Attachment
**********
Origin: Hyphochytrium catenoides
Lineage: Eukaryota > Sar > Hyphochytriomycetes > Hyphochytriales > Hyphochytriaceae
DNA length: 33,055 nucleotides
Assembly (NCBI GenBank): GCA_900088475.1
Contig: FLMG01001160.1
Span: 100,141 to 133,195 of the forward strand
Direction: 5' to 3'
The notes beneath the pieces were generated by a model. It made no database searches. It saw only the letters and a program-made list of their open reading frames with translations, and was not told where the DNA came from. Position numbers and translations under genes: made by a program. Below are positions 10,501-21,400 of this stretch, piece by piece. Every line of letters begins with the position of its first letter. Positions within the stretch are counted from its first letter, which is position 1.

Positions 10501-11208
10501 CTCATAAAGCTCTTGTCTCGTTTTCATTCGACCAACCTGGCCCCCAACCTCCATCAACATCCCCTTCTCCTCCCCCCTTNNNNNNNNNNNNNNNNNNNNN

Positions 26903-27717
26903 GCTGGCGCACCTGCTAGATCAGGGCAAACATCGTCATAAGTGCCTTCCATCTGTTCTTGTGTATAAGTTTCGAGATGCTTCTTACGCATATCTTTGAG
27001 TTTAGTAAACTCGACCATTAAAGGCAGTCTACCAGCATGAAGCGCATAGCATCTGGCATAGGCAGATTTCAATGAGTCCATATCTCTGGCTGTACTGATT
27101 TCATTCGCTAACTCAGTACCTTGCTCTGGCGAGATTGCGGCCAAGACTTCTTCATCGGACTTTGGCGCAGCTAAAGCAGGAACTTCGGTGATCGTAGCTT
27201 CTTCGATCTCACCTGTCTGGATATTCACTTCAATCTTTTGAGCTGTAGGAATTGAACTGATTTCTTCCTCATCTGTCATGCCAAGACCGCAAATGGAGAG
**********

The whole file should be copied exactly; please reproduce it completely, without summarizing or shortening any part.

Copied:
Origin: Hyphochytrium catenoides
Lineage: Eukaryota > Sar > Hyphochytriomycetes > Hyphochytriales > Hyphochytriaceae
DNA length: 33,055 nucleotides
Assembly (NCBI GenBank): GCA_900088475.1
Contig: FLMG01001160.1
Span: 100,141 to 133,195 of the forward strand
Direction: 5' to 3'
The notes beneath the pieces were generated by a model. It made no database searches. It saw only the letters and a program-made list of their open reading frames with translations, and was not told where the DNA came from. Position numbers and translations under genes: made by a program. Below are positions 10,501-21,400 of this stretch, piece by piece. Every line of letters begins with the position of its first letter. Positions within the stretch are counted from its first letter, which is position 1.

Positions 10501-11208
10501 CTCATAAAGCTCTTGTCTCGTTTTCATTCGACCAACCTGGCCCCCAACCTCCATCAACATCCCCTTCTCCTCCCCCCTTNNNNNNNNNNNNNNNNNNNNN

Positions 26903-27717
26903 GCTGGCGCACCTGCTAGATCAGGGCAAACATCGTCATAAGTGCCTTCCATCTGTTCTTGTGTATAAGTTTCGAGATGCTTCTTACGCATATCTTTGAG
27001 TTTAGTAAACTCGACCATTAAAGGCAGTCTACCAGCATGAAGCGCATAGCATCTGGCATAGGCAGATTTCAATGAGTCCATATCTCTGGCTGTACTGATT
27101 TCATTCGCTAACTCAGTACCTTGCTCTGGCGAGATTGCGGCCAAGACTTCTTCATCGGACTTTGGCGCAGCTAAAGCAGGAACTTCGGTGATCGTAGCTT
27201 CTTCGATCTCACCTGTCTGGATATTCACTTCAATCTTTTGAGCTGTAGGAATTGAACTGATTTCTTCCTCATCTGTCATGCCAAGACCGCAAATGGAGAG